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RESEARCH | A valuable racehorse siring generations of potential champions long after his death. An infinite supply of stem cells spawning neurons for people with spinal-cord injuries. A healthy child born to a father who carries a genetic defect.

These dreams have been brought one giant step closer to reality by the recent work of Dr. Ralph L. Brinster V’60 Gr’64—the Richard King Mellon Professor of Reproductive Physiology and arguably the world’s premier contributor to the field of germ-line genetic modification—and several colleagues at the School of Veterinary Medicine.

Brinster’s group developed a groundbreaking technique for growing spermatogonial stem cells (SSCs)—the continually self-renewing cells that give rise to sperm—in culture, perhaps indefinitely. The result is a virtually bottomless repository of male gametes-in-waiting, primed for genetic manipulation.

“The ability to harvest and culture spermatogonial stem cells offers the potential to improve animal health and productivity, and to treat human infertility,” says Brinster.

In the study—“Growth Factors Essential for Self-renewal and Expansion of Mouse Spermatogonial Stem Cells,” published last November in the Proceedings of the National Academy of Sciences—the newly cultured stem cells were injected into the testicles of sterile male mice.

These transferred SSCs, which carried the GFP (green fluorescent protein) marker, initiated normal spermatogenesis—sperm production—in the recipient mice. The proof: These congenitally infertile mice sired mouse pups—not just any old mouse pups, but a luminescent version that fluoresced the same brilliant apple-green hue as the SSCs from which they arose.

Key to the project’s success was identifying a central signaling process that spurs the SSCs to continually regenerate, essentially becoming immortal. The signaling agent, glial cell line-derived neurotrophic factor (GDNF), is a natural body chemical that also nurtures neurons in the brain.

GDNF also supports the SSCs in the testes and, when added to Brinster’s serum-free culture—which included fibroblast growth factor—caused the stem cells to form dense clusters and proliferate continuously for six months-and-counting.

“The most important element of this research is that it identifies the essential factors that support the growth of these cells,” explains Dr. Hiroshi Kubota, a research assistant of cell biology who was the paper’s lead author.

The SSCs, which are sparse in number (one in 3,000 adult testis cells), offer a stark measure of the sexes’ different reproductive potentials. Since SSCs replicate throughout life, they render the male perennially fertile. But the female germ cell—the oocyte—stops dividing before birth, at which time a finite number of eggs are in place. The reproductive lifespan of the female is thus limited.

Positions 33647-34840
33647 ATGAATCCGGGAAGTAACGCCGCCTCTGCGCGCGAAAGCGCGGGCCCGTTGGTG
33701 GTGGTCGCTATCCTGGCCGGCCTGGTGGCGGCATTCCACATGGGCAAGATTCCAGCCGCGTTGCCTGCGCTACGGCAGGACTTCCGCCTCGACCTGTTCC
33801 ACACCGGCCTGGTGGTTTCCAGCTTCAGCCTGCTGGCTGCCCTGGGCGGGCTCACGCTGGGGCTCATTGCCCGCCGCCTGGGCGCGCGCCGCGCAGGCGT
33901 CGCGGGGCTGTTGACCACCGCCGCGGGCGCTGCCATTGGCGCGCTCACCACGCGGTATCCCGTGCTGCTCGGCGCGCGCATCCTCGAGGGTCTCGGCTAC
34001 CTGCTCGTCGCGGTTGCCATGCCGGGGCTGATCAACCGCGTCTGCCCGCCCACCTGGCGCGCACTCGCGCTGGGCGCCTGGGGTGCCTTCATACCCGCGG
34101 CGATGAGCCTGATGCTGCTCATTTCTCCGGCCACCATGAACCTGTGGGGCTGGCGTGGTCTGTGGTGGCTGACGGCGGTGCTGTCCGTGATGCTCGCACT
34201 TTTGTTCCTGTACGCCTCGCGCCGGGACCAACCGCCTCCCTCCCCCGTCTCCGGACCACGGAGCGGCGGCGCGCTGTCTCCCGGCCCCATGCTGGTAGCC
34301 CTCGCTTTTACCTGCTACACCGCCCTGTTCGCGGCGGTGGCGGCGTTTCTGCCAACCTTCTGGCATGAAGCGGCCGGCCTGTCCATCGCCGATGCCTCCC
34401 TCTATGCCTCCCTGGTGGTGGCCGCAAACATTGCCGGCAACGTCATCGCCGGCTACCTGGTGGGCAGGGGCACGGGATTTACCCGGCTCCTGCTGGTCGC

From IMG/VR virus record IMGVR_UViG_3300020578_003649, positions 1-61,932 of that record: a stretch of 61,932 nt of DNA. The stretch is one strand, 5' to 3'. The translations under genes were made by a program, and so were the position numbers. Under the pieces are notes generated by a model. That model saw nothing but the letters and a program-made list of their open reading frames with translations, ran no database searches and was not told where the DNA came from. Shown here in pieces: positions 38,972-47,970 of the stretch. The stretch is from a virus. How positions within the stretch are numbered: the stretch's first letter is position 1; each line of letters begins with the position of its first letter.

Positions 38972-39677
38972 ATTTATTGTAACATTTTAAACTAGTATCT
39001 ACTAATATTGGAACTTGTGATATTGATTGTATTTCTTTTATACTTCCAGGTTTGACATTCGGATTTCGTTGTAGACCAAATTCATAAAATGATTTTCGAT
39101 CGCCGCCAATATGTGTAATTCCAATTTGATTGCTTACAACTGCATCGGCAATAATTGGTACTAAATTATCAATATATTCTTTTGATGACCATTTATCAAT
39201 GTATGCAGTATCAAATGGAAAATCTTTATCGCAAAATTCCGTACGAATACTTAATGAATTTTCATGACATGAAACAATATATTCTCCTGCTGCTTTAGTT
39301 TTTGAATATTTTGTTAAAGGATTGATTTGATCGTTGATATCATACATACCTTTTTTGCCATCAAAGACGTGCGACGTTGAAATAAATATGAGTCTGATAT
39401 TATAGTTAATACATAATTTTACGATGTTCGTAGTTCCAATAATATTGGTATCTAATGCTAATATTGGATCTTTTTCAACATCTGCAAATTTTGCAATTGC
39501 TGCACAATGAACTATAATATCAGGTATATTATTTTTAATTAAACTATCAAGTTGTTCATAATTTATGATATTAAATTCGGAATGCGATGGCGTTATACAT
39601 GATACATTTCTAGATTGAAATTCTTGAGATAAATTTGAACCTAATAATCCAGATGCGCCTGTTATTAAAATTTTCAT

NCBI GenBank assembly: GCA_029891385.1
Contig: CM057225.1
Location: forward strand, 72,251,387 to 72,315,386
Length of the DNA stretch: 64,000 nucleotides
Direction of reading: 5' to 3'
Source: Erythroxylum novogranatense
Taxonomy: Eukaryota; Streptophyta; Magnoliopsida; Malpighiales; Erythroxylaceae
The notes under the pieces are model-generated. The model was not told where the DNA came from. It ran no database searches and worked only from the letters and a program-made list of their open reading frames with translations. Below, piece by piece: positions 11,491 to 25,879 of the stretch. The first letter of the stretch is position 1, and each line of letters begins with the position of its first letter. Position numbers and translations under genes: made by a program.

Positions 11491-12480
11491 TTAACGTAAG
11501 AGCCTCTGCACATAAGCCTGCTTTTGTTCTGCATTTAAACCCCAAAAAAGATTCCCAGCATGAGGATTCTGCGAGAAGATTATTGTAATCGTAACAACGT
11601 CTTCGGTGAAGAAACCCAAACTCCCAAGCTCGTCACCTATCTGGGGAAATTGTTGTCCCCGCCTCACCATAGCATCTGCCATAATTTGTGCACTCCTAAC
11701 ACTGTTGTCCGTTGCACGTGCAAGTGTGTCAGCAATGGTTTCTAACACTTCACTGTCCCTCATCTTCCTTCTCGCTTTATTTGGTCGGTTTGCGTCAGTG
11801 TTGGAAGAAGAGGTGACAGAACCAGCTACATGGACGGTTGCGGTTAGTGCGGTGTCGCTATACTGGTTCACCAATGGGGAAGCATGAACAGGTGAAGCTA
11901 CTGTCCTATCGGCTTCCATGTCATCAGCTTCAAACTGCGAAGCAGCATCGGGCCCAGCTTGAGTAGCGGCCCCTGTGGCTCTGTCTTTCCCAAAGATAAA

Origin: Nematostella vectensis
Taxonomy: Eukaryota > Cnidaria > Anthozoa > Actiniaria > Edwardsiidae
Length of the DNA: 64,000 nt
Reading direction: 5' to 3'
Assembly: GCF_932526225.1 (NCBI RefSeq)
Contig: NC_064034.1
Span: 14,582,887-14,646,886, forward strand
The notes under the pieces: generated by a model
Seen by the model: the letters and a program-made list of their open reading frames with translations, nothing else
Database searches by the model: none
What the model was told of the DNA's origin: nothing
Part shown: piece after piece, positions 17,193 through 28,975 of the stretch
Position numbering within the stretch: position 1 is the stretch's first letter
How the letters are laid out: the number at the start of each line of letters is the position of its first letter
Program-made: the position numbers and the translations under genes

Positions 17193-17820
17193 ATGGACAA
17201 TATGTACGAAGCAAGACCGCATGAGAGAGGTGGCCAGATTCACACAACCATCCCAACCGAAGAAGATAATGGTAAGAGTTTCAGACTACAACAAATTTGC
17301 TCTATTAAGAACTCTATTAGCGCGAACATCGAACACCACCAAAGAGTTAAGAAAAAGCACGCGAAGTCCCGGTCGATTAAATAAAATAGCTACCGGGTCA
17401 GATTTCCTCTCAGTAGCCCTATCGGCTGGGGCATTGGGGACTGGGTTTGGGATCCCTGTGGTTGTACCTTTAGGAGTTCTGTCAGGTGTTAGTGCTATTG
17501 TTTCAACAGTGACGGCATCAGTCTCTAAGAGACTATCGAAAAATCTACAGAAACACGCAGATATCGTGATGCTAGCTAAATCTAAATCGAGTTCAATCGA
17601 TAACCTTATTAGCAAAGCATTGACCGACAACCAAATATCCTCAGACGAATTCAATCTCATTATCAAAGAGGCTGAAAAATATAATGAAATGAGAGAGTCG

Much scientific bench-work has focused on using reproductive technologies to manipulate the egg. In the early 1960s, Brinster developed a culture technique for mammalian eggs that set the standard worldwide. Soon after, he began to investigate the metabolic requirements of egg development. With his subsequent exploration of methods for manipulating the genome of eggs in vitro, the field of animal transgenics was born.

In the early 1990s, Brinster turned his attention toward spermatogenesis, which he described as “one of the most complicated, highly organized and efficient processes in the body.” In 1994, he developed a technique for transplanting SSCs from fertile to infertile mice, which then produced sperm. But to grow them in a dish was another hurdle altogether, since the required culture conditions—growth factors in particular—were not yet understood.

On the female side of the equation, scientists were closing in on some answers.

Two years ago, a team of researchers at the veterinary school led by Dr. Hans Scholer, director of Penn’s Center for Animal Transgenesis and Germ Cell Research (and the Marion Dilley and David George Jones Chair and Professor of Reproductive Medicine), became the first to produce eggs from embryonic stem cells, which are uncommitted cells capable of becoming just about anything [“The Most Amazing Cell,” September/October 2003].

Last year, when Brinster, Kubota, and research associate Mary R. Avarbock, working in Brinster’s lab in the veterinary school, successfully cultured sperm-forming SSCs, they introduced several exciting possibilities. For one, Brinster predicts that within five years, these results—now limited to mice—will be extended to other species, possibly even humans. By providing a renewable source of sperm, SSC culture could be used to enhance male fertility—even for cancer patients, who may be rendered sterile by their treatments.

“It immortalizes the germ line of the male,” says Brinster, who hopes that he and his colleagues can expand these techniques to in vitro spermatogenesis. Instead of implanting SSCs in a recipient, scientists might soon be able to prod them to develop into mature sperm in culture.

“If we can generate functional sperm cells in culture,” Kubota explains, “we can learn in detail each step of differentiation and then develop methods to fix the genetic defects.”

A gene encoding for a disease like Tay-Sachs, for example, might be corrected by manipulating the sperm in vitro. Finally, SSCs can be converted to embryonic stem cells, from which a variety of tissues might one day be grown to help those suffering from diseases like Parkinson’s and kidney failure.

Spermatogonial stem cells link us—literally—to future generations. And the means to culture them may ultimately bridge us to the future of medicine. 

—Joan Giresi C’86 V’98

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